22 May 2013

Seed capital fund: an incentive to treat rare diseases

Illustration for article: Seed capital fund: an incentive to treat rare diseases
The AFM-Telethon and FNA, a fund managed by CDC Entreprises, a unit of the Public investment bank, have launched the first seed capital fund dedicated to innovative biotherapies and rare diseases.

With the Caisse des Dépôts Enterprises (a management company in charge of promoting equity capital financing of growing French SMEs in the technological sector or in traditional industry which create value and jobs) and the Fonds National d’Amorçage, FNA (a fund set up by the French government to provide capital to companies developing innovative technologies that generate competitive advantages, jobs and economic activity), the AFM-Telethon is creating a fund dedicated to innovative biotherapies and rare diseases.

A 50 million euro fund

“The launch of this seed fund represents a milestone for rare diseases. We are currently at the crossroads between translational research and industrialisation, for which it is urgent to consider not only for rare diseases but also for common diseases soon,” said Laurence Tiennot-Herment, President of the AFM-Telethon.

The objective of this fund, involving 20 million euros from the FNA and 30 million euros from the AFM-Telethon, i.e. a total of 50 million euros, is to support at a very early stage, start-ups that develop innovative therapies for rare diseases.

A unique project in Europe

Pascal Werner, Financial, Investment and Start-up at the General Commission for Investment, explained that it is an avant-garde project: “Before, public authority was necessary to launch such a project. But in the case of research on rare diseases, it is the opposite: the private funds of the AFM-Telethon have provided the impetus for innovation.” Nicolas Dufourcq, CEO of bpifrance, finished by adding “this is a unique initiative in Europe!”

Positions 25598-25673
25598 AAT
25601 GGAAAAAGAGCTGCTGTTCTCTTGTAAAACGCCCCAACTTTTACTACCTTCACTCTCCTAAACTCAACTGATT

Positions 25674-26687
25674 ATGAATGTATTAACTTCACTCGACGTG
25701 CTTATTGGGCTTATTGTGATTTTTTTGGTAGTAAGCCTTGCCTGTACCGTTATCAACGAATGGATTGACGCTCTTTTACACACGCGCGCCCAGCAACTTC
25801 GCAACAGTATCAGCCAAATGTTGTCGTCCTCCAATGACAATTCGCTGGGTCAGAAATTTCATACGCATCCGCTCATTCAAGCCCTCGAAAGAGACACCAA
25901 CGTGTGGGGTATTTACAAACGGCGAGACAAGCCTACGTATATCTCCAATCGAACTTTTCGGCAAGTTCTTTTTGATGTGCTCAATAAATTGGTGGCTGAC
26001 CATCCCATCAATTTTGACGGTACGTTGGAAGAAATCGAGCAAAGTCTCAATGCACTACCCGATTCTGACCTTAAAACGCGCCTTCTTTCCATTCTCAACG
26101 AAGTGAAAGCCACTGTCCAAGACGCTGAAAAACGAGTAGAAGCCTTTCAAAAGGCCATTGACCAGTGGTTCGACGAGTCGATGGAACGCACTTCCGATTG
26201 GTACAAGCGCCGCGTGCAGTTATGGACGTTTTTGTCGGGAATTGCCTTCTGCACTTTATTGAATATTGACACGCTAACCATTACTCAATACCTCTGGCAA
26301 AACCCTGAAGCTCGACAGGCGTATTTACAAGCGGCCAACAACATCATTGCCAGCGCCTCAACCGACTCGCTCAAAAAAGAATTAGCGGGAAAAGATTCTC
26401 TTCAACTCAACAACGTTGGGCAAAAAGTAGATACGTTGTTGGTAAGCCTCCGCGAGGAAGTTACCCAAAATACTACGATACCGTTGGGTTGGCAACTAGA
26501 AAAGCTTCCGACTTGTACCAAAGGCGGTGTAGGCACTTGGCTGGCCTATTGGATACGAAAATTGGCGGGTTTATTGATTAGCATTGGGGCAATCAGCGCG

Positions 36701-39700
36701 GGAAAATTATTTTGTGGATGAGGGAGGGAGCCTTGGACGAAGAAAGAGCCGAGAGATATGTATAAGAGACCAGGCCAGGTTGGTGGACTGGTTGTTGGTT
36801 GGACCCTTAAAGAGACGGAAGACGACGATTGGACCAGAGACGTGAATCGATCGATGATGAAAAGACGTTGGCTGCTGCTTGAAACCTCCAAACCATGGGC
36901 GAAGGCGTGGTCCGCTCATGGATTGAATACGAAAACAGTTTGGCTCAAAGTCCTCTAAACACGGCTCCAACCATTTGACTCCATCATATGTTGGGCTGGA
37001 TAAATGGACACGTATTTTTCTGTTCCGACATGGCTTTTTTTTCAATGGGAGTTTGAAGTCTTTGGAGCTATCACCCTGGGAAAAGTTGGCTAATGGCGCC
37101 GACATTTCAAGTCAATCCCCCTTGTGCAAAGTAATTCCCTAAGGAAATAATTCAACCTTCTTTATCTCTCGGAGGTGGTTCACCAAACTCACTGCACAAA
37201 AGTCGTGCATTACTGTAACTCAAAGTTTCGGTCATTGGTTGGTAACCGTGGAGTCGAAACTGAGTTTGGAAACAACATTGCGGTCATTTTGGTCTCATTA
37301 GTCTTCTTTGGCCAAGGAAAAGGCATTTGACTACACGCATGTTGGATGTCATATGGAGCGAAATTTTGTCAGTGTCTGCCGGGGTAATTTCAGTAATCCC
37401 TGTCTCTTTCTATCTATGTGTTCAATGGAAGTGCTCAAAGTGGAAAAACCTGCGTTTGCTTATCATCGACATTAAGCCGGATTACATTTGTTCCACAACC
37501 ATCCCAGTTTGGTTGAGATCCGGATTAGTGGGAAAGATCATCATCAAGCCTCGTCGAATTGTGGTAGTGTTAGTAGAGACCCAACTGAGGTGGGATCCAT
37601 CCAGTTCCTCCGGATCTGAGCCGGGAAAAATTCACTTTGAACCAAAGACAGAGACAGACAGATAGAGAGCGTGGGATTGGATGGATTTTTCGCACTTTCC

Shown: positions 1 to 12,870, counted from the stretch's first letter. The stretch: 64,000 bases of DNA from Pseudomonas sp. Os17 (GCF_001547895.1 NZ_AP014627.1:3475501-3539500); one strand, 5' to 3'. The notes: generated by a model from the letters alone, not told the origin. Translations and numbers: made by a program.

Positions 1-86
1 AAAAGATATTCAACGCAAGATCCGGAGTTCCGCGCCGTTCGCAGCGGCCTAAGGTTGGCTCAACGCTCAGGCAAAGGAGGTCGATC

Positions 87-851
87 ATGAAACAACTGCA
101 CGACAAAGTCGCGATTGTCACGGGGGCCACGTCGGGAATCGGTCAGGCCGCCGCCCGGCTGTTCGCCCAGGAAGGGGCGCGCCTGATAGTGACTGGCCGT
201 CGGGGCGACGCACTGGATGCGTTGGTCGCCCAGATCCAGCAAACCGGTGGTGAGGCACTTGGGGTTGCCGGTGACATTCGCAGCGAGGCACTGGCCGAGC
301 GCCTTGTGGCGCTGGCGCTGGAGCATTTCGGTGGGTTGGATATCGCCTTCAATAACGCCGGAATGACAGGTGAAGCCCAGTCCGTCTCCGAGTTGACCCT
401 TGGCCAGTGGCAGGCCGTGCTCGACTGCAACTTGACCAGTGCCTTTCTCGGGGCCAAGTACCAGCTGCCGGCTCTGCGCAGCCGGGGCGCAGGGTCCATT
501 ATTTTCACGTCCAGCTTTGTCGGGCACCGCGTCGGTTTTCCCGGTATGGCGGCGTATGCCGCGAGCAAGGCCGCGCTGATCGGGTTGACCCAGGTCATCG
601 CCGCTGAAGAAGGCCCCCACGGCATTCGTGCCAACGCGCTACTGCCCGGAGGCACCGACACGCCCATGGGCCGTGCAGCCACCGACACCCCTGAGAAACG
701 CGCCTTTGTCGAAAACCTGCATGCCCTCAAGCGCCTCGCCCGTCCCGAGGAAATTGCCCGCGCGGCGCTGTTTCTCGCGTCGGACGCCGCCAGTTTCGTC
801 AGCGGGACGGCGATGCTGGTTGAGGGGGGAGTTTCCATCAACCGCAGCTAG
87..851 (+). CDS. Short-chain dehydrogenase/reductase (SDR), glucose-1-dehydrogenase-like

The seed capital fund therefore aims to promote therapeutic projects to provide patients with rare diseases, access to innovative treatments. In addition, its purpose is to enable the development of treatments for common diseases from these innovations originally developed for rare diseases.

Therapies at a fair and controlled price

Laurence Tiennot-Herment added: “Our goal is the development of innovative therapies for rare diseases. But these therapies should be available to patients, hence the clause "Fair and controlled price” so that these start-ups are aware of this price issue and that the treatment is tolerable by the community.”

“We hope to announce the first planned investment at the beginning of summer” concluded Laurent Arthaud, Deputy Director of CDC Entreprises, Head of Life Sciences.

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